mailing list archives
Re: Changing the domain password policy
From: krymson () gmail com
Date: 2 Feb 2007 18:55:30 -0000
1. You could try to look into your AD event logs and check for Successful logons for the domain admin account.
2. Every time you identify a service using the domain admin account, replace it with a different account that is part
of the domain admins group. You want accounts separated as much as possible, and you can then later evaluate whether
that one service even needs domain admin level access. One service/function for one domain admin level account.
3. After you change the domain admin account, closely monitors server event logs for failed logons to the domain admin
account. This should indicate the source and that there is something out there still trying to use the old password.
You want to catch downed services before your users or management come looking for you.
4. Policy should dictate very complex passwords for domain admin level accounts. You want non-dictionary words, 16+
characters, and mixed alphanumerics and cases and special characters. You don't necessarily have to regularly change
service passwords as perhaps the business interuption is not worth the password change, but you really should still be
aware of what services are out there, what account they use, and limit them as much as possible (maybe run as a
privileged normal domain user?). The root domain admin account should be used as little as possible and the password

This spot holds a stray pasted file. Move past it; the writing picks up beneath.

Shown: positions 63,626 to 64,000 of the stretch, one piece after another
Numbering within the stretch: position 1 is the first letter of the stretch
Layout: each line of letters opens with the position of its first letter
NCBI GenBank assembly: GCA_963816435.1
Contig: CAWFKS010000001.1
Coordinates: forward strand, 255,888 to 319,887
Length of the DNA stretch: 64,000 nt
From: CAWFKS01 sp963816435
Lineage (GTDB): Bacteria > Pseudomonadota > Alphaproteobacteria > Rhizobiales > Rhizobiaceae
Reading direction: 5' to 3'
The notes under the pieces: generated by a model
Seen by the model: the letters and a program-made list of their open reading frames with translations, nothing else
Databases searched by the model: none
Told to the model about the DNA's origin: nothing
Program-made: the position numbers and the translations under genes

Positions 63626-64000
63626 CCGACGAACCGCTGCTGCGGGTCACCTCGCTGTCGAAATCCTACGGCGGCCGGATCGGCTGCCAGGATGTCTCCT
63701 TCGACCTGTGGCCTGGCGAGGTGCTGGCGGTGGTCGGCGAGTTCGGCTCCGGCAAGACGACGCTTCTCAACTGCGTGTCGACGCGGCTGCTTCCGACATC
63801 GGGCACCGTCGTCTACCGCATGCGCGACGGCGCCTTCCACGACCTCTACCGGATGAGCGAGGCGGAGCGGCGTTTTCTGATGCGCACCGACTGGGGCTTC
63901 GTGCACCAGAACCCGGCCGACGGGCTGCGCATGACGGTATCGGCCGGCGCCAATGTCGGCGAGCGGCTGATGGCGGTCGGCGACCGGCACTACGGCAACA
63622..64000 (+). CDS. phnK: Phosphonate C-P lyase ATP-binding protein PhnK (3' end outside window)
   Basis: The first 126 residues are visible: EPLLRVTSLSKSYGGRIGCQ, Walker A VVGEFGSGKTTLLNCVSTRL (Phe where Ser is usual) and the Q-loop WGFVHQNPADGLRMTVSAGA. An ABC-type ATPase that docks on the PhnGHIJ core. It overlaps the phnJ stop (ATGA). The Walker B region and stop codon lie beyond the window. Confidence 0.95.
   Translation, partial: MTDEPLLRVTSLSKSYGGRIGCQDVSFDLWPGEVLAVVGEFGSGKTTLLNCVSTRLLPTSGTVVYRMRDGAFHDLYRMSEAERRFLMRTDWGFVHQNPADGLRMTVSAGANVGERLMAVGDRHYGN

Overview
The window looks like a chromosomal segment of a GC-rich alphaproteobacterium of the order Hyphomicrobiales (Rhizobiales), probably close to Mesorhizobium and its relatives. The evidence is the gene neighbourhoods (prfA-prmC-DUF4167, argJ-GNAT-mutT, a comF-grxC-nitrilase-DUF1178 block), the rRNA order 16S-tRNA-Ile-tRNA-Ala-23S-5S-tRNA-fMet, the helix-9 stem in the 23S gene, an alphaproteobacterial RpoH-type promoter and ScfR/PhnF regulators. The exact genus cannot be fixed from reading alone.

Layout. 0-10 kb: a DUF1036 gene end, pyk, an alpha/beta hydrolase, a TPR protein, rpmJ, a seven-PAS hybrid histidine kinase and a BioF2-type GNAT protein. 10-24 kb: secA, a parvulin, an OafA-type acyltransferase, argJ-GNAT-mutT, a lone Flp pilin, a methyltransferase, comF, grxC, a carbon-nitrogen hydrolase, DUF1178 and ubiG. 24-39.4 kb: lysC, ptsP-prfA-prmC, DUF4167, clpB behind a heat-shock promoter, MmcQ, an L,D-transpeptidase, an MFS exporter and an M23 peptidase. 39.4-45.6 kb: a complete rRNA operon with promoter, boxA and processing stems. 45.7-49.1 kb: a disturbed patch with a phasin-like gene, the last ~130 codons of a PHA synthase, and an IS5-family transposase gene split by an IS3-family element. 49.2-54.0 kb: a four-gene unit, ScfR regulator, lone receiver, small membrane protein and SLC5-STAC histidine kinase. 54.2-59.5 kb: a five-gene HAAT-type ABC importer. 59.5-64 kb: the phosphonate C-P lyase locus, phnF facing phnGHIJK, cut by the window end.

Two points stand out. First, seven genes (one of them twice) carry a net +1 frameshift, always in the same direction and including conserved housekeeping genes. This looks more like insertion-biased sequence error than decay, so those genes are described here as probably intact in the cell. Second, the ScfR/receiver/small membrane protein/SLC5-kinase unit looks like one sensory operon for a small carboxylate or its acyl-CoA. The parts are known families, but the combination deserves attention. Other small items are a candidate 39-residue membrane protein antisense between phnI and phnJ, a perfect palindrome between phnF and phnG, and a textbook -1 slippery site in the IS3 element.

5. If you do want to still rotate and change passwords for services, look at your inventory and set up a reminder to
change passwords. I would avoid setting an expiration date for service accounts that you aren't really sure when they
will be removed. Besides, if you're a day late and the account is locked, your business may be threatened.
6. You really should have different standards for different account types. The root domain admin account is one type
all by itself. Any other accounts in the domain admins group should be another. All service accounts should be another.
And lastly your regular domain user accounts. While you can, and should, use AD policy to force complexity for domain
user accounts, you really want to practice more complex passwords for the other types.
While the biggest thing to do is make sure you know your environment and what service accounts are used where,
eventually you'll find yourself stuck and you just need to make the change and deal with what breaks.
<- snip ->
Time has come to change the domain admin password. Unfortunately this is
used (hardcoded?) across the network in lots of different places,
services, virus downloads etc. Does anyone know of a way for me to audit
the admin account so I can see where it is currently in use.
Has anyone got any other tips for changing the domain admin password
without lots of pain?
I wish to amend my windows domain policy to include passowrd complexity
and minimum length. However I have a bunch of service accounts, of which
I do not know all. These passswords are set in AD to not expire. Am I
right in thinking that the changes to the domain password policy will
not effect the accounts that have this attribute set in AD, until these
passwords are actually changed?
How do other people deal with service accounts and their adherence to
domain password policys?